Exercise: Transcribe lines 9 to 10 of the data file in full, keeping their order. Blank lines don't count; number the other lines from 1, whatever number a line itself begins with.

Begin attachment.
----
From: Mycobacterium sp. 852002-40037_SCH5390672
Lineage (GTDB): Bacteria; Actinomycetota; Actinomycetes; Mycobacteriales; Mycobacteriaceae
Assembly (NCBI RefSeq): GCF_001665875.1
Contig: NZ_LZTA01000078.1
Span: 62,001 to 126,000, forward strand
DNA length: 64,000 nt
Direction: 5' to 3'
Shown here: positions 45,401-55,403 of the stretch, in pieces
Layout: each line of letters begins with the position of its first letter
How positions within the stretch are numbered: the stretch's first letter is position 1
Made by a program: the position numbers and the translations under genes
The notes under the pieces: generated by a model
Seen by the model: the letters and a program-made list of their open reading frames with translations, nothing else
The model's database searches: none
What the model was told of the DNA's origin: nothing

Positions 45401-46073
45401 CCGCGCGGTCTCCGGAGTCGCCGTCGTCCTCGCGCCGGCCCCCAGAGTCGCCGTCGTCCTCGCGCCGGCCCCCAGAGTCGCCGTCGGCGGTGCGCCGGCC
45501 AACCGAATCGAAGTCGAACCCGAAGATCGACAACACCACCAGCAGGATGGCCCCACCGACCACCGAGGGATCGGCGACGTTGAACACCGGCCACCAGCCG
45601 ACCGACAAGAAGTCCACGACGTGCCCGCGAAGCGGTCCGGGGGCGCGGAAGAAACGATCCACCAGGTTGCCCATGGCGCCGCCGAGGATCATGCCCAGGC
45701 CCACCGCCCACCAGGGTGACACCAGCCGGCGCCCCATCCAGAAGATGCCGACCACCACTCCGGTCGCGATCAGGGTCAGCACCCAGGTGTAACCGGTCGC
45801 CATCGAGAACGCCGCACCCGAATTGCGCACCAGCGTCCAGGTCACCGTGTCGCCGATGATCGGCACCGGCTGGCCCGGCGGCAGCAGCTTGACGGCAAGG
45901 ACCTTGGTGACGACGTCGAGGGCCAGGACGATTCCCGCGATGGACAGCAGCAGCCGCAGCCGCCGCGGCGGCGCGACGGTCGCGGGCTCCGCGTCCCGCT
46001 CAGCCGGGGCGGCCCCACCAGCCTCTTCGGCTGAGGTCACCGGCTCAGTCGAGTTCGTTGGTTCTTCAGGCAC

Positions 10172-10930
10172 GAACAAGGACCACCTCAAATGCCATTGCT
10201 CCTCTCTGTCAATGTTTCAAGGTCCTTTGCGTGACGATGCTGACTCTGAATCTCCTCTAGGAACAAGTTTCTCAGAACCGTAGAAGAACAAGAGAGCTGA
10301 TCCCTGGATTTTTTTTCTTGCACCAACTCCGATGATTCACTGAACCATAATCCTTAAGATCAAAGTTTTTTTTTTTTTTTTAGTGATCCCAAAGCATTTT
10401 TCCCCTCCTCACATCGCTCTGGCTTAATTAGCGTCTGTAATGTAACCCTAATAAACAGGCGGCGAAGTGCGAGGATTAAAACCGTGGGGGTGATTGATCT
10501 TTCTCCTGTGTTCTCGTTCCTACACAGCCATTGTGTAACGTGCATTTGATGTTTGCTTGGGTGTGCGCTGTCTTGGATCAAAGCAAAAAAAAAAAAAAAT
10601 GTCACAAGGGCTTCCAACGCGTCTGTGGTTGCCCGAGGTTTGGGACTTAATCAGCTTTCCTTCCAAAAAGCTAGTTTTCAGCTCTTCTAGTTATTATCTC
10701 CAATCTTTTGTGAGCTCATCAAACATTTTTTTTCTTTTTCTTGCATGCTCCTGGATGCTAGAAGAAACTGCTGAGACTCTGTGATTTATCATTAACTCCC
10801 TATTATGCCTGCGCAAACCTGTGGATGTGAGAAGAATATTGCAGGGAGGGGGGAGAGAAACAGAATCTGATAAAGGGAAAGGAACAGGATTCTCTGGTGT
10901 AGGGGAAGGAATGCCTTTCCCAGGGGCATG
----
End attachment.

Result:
Layout: each line of letters begins with the position of its first letter
How positions within the stretch are numbered: the stretch's first letter is position 1